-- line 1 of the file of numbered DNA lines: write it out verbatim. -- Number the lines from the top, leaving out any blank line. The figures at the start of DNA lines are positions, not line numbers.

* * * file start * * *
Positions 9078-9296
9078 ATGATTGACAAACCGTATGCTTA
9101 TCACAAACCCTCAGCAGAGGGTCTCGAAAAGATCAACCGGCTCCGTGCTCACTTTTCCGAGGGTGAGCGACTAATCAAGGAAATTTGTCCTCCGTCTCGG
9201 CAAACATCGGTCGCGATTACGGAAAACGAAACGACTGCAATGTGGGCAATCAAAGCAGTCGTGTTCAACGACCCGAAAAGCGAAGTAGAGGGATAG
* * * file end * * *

Positions 9078-9296